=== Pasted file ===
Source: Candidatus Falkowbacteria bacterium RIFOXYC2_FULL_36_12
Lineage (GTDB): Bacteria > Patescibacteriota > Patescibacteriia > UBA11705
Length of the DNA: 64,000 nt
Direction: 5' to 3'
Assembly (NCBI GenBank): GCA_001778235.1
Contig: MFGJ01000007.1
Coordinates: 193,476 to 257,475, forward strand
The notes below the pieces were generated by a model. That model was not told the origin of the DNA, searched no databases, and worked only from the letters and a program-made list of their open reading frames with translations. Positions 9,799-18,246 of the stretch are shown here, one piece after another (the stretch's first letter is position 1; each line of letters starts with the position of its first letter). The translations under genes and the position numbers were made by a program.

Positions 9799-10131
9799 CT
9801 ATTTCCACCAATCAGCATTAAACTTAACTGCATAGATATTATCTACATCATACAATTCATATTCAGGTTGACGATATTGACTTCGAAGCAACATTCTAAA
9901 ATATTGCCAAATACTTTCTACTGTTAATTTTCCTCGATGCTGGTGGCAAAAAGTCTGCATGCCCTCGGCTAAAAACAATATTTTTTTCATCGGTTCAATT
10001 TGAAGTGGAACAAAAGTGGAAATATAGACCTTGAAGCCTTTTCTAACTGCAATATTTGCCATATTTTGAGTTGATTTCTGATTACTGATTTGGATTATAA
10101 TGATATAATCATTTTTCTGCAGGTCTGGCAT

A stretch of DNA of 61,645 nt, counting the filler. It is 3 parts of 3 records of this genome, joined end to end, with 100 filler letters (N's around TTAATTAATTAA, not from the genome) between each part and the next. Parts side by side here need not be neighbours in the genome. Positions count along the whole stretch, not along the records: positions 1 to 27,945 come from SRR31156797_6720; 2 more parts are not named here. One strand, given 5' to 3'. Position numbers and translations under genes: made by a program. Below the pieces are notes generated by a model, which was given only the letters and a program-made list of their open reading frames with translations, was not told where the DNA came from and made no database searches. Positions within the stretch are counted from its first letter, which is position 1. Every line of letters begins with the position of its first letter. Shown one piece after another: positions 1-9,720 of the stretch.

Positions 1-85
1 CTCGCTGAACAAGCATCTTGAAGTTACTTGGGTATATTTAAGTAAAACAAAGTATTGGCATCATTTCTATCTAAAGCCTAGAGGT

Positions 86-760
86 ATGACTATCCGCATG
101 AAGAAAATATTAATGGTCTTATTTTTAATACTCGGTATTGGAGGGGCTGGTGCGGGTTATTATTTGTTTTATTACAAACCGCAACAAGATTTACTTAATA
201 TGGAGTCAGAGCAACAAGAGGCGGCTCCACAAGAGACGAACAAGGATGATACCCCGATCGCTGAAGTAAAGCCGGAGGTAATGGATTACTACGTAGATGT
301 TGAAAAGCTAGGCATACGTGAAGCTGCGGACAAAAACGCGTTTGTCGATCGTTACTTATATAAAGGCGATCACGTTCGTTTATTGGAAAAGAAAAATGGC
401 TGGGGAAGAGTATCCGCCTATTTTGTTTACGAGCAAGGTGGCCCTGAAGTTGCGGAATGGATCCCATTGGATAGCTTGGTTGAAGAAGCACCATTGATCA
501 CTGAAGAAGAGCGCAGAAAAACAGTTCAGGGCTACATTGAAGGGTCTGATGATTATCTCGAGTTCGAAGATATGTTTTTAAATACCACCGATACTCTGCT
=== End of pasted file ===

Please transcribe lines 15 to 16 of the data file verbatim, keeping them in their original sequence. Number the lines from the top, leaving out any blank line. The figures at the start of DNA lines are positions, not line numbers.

A stretch of DNA of 61,645 nt, counting the filler. It is 3 parts of 3 records of this genome, joined end to end, with 100 filler letters (N's around TTAATTAATTAA, not from the genome) between each part and the next. Parts side by side here need not be neighbours in the genome. Positions count along the whole stretch, not along the records: positions 1 to 27,945 come from SRR31156797_6720; 2 more parts are not named here. One strand, given 5' to 3'. Position numbers and translations under genes: made by a program. Below the pieces are notes generated by a model, which was given only the letters and a program-made list of their open reading frames with translations, was not told where the DNA came from and made no database searches. Positions within the stretch are counted from its first letter, which is position 1. Every line of letters begins with the position of its first letter. Shown one piece after another: positions 1-9,720 of the stretch.

Positions 1-85